• The diagram shows two connection targets, but you can scale up to n target servers for any given gateway.

Pros:

  • Each instance is always processing requests for the gateway, so if one instance goes down, the gateway continues to work without interruption for the user and does not require the user to try a different connection.
  • No duplication of resources or resource groups.

Cons:

  • Need to ensure that the registered certificate is synchronized across all instances and remains synchronized for the entire lifespan of the gateway, including synchronization of a new certificate when the previous one expires.

Diagram of option 2:

Diagram of option 2

How to Synchronize a Certificate across Multiple Instances

As described above, if you have multiple instances of a gateway, each instance must have the same certificate registered. This is currently a manual process.

Manual Synchronization Steps:

  1. Install the gateway MSI on the first server as you normally would. See previous blog post on this topic for a detailed walk-through.
  2. Go to the gateway blade in the portal and find the certificate thumbprint (Overview -> gateway machine name -> Primary encryption certificate thumbprint):
    Certificate Thumbprint
  3. Create an SMT connection to the server which is running the gateway (i.e. loopback connection to itself). In the case above, SL-AzTst-GW is the name of the gateway resource in Azure, and SL-AzTst-WS16-1 is the name of the server on which I installed the gateway MSI, so I can create an SMT connection to SL-AzTst-WS16-1:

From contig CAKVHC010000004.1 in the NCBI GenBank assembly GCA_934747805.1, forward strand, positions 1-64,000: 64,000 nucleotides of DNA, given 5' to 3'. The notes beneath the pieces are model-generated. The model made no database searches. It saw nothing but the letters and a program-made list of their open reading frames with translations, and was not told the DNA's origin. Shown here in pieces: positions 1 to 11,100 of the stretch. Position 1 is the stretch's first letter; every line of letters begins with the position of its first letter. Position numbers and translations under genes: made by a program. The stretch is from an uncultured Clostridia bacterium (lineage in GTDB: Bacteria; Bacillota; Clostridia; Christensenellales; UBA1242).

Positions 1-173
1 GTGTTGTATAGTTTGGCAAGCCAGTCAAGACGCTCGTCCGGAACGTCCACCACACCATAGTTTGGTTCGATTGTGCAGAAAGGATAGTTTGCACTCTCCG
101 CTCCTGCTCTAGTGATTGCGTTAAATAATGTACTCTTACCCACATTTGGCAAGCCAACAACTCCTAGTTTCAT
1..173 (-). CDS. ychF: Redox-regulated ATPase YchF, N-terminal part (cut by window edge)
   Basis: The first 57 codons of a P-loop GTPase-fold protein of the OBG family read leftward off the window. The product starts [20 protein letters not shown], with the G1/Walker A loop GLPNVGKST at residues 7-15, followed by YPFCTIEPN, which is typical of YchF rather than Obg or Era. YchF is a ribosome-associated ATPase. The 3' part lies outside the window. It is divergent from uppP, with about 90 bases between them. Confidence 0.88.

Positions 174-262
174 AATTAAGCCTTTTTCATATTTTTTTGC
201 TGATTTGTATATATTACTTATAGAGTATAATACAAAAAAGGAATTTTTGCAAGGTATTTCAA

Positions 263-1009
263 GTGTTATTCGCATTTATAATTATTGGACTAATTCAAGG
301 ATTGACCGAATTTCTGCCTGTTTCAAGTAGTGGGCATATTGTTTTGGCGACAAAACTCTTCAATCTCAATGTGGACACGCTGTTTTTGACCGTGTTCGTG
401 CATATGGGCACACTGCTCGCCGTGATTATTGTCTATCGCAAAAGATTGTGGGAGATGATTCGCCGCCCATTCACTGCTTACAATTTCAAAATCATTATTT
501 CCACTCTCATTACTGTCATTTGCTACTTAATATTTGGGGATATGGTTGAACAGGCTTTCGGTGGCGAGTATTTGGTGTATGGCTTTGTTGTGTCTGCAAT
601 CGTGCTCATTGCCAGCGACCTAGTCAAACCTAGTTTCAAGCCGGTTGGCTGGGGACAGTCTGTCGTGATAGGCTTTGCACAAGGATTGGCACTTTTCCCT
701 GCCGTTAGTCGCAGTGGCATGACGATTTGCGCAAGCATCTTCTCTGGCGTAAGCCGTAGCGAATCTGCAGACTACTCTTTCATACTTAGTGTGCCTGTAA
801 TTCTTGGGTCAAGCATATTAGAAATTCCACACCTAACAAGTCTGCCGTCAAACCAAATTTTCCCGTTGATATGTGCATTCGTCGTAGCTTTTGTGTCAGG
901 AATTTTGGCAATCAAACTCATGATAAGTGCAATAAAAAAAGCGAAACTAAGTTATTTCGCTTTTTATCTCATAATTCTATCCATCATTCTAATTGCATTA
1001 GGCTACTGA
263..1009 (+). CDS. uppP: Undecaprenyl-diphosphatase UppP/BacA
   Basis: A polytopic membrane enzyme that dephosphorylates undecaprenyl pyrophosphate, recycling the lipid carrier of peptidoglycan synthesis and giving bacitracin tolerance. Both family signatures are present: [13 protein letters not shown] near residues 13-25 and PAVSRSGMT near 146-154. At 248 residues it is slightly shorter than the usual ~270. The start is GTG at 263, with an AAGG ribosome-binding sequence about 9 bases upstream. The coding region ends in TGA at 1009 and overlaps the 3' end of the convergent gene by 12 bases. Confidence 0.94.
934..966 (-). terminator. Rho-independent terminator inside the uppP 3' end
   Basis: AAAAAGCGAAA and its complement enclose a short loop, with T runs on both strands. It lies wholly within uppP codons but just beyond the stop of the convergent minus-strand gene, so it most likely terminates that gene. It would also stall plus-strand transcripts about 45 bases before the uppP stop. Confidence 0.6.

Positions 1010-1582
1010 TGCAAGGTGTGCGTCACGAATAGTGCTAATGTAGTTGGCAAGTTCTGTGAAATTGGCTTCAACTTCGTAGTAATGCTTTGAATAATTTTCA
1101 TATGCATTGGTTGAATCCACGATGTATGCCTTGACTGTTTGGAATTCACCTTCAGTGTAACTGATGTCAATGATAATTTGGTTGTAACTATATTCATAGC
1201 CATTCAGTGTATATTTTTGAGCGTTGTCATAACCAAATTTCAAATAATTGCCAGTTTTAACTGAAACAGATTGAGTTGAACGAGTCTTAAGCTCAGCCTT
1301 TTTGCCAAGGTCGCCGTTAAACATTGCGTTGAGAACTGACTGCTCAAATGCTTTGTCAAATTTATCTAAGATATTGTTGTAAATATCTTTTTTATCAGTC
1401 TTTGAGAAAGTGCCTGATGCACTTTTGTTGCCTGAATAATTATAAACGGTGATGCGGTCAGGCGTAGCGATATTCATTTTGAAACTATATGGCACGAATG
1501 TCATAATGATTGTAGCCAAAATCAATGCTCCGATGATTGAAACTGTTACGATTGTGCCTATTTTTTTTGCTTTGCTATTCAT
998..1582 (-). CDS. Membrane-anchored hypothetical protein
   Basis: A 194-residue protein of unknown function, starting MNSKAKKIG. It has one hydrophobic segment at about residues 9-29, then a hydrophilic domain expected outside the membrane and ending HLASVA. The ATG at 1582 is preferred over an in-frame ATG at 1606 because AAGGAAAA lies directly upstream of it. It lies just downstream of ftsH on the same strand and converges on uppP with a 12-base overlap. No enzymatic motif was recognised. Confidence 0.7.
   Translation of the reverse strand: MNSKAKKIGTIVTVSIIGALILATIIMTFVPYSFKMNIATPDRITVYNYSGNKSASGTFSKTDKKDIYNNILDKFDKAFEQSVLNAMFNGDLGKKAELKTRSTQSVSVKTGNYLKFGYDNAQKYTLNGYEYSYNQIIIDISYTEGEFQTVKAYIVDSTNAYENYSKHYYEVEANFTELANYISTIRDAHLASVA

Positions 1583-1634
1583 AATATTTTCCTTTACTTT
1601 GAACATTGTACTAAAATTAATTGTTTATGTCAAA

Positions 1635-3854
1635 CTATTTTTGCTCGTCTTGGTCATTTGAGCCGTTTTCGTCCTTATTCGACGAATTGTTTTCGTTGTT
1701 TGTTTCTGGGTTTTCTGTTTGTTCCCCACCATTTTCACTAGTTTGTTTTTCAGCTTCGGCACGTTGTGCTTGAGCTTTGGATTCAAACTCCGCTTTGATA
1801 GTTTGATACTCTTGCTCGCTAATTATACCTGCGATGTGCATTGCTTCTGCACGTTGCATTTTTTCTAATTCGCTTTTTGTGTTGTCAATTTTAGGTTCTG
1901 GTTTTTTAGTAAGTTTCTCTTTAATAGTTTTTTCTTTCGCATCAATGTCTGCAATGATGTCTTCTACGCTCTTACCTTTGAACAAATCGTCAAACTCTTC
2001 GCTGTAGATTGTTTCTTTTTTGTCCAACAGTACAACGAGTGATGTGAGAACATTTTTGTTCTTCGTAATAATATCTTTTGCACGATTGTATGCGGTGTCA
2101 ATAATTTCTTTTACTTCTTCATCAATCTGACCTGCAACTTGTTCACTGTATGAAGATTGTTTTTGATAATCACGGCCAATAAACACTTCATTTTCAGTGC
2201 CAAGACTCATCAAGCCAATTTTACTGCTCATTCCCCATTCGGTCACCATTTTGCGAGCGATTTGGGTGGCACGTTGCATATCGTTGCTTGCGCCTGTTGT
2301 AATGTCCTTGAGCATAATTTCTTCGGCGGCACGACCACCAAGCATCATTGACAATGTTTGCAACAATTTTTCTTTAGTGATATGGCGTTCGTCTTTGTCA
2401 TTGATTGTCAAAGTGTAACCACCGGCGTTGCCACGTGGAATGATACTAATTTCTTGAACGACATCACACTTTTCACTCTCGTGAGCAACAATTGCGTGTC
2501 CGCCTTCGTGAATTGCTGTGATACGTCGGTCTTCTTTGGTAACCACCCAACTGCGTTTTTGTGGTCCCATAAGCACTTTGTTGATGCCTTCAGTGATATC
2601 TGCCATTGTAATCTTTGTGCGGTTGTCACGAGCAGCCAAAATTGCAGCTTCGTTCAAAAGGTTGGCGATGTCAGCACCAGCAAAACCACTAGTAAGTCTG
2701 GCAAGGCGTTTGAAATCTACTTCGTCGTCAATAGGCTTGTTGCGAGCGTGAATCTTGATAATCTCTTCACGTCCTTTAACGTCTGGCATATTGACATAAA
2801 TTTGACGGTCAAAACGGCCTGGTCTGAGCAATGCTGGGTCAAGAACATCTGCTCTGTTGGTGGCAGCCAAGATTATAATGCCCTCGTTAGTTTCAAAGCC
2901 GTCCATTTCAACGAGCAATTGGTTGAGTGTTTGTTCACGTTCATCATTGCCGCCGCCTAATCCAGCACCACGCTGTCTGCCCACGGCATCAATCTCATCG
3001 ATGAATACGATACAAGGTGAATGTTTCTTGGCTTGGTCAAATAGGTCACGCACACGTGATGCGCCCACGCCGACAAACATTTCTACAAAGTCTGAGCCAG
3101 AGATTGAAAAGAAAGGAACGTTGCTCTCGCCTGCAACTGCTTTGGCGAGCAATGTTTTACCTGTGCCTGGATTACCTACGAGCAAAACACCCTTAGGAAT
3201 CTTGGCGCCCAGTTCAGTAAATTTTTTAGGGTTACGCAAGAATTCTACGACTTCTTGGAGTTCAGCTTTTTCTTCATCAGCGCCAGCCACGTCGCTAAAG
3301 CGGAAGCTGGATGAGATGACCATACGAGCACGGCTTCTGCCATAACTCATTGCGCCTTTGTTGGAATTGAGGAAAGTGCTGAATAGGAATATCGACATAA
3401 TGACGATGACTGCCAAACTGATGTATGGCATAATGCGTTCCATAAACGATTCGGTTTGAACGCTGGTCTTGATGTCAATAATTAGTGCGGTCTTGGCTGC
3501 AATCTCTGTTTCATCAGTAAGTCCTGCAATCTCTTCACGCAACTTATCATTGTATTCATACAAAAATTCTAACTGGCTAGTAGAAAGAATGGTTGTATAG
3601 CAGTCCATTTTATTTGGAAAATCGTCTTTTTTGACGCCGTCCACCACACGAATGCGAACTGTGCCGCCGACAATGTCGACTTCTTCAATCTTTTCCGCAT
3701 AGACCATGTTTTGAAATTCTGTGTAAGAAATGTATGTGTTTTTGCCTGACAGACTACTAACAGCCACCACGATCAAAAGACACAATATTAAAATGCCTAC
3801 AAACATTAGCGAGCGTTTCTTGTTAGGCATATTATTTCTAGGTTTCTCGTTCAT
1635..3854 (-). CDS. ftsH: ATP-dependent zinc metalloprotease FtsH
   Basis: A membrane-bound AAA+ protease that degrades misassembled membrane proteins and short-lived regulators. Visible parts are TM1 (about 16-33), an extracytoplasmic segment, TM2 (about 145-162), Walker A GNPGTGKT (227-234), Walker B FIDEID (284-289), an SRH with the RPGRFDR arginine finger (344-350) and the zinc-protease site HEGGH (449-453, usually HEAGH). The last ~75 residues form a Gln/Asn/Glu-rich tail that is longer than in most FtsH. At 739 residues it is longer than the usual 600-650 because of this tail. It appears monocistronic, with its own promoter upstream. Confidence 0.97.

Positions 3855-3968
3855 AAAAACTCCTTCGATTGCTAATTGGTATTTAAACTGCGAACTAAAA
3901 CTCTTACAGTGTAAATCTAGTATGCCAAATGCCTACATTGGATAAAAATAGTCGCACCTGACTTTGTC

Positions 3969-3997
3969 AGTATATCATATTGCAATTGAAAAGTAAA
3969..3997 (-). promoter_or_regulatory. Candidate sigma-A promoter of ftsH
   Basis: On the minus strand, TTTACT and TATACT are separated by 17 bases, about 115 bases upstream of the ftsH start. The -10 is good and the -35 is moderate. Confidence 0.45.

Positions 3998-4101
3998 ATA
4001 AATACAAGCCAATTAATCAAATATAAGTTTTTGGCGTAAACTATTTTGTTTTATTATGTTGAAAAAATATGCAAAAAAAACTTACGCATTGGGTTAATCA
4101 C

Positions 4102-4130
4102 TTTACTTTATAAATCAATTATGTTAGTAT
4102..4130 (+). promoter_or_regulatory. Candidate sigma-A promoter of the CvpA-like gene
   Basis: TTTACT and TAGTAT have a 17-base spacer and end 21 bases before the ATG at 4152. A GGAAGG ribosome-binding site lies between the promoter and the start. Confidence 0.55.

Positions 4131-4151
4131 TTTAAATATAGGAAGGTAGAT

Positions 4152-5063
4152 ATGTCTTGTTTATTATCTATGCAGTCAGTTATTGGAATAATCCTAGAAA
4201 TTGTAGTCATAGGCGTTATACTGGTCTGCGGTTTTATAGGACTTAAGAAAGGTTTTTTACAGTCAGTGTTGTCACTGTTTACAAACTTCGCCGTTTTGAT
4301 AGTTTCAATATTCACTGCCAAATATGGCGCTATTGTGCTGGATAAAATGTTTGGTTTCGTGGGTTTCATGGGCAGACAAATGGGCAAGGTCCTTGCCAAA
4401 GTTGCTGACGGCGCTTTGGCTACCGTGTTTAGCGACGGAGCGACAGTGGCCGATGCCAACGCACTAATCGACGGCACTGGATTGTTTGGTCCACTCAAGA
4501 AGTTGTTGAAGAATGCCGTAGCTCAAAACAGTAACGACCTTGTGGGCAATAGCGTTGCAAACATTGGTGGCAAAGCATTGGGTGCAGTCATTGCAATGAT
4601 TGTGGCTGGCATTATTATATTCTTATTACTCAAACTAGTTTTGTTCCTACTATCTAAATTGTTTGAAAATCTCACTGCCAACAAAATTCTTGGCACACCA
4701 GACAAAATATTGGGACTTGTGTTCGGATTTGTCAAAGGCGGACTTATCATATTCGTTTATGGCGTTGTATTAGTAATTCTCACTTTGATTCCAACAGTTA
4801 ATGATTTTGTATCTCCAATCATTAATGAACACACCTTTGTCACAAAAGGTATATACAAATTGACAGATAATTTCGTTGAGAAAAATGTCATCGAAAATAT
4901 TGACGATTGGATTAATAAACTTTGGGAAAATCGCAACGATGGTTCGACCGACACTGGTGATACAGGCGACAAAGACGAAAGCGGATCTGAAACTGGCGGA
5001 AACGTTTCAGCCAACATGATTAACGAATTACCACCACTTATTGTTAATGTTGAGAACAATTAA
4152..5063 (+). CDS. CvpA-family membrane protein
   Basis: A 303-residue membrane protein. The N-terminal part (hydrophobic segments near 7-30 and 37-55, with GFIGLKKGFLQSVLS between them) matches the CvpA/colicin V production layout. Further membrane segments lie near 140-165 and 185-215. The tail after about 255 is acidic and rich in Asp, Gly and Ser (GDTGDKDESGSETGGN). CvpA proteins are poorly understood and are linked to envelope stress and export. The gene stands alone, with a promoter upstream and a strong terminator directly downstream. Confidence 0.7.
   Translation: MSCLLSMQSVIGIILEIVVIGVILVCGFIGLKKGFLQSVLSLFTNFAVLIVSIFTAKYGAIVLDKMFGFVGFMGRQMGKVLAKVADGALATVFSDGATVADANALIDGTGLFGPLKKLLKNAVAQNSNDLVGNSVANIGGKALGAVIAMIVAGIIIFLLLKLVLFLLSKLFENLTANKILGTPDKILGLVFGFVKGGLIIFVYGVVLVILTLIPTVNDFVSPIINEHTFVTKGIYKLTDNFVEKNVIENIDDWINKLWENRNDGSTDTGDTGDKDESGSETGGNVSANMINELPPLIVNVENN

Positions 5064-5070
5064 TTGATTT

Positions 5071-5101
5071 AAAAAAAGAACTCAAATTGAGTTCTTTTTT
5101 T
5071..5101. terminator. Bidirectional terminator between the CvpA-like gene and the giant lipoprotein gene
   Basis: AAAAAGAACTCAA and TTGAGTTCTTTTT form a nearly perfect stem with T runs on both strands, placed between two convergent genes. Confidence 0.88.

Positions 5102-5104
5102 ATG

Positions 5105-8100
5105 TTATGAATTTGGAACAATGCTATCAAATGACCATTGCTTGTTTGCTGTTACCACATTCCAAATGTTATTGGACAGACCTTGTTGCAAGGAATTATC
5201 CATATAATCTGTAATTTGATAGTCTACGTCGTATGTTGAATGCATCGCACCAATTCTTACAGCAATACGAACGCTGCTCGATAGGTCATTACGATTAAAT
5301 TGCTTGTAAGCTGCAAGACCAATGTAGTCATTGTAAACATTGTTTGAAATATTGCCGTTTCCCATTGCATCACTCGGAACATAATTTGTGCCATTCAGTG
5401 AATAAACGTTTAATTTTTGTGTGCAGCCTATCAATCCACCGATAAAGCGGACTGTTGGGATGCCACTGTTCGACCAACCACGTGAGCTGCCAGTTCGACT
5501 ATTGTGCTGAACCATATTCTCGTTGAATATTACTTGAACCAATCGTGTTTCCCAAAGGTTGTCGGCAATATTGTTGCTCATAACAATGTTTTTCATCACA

Loopback Connection
  4. Go to the connection blade in the portal, open the Certificate Manager tool, and find the certificate which has the same thumbprint as the one registered as the gateway's primary encryption certificate above. Select the one which has a private key which is present and exportable:
    Find Certificate
  5. Right-click the selected certificate and Export. Select Yes to export private key and enter a password to secure the file. Then click the Export command to generate the .PFX file and Download:
    Export Cert
  6. Similar to step 3 above, create an SMT connection to the server that you want to install the second instance of the gateway on. In my case, it's SL-AzTst-WS16-2. Open this connection and use the Certificate Manager tool to Import the .PFX file you just downloaded into the LocalMachine certificate store, My logical store:
    Import Cert
    If you get an error during Import, please enable the Firewall rule for SMB-In and try to import the cert again:
    Firewall rule SMB-In
  7. Go back to the gateway blade, click Setup, and generate a package link (since your previous link may have expired by now):
    Gateway Setup - Generate package link
  8. Use the link to download the gateway deployment package and install it on the server you want to designate as the second instance of the gateway. In my case, it's SL-AzTst-WS16-2. This is the server on which I just imported the .PFX file in step 6. This time when I run the gateway installer, I'll paste in the thumbprint of that certificate from step 2, so the gateway service will use the same certificate I imported:
    Thumbprint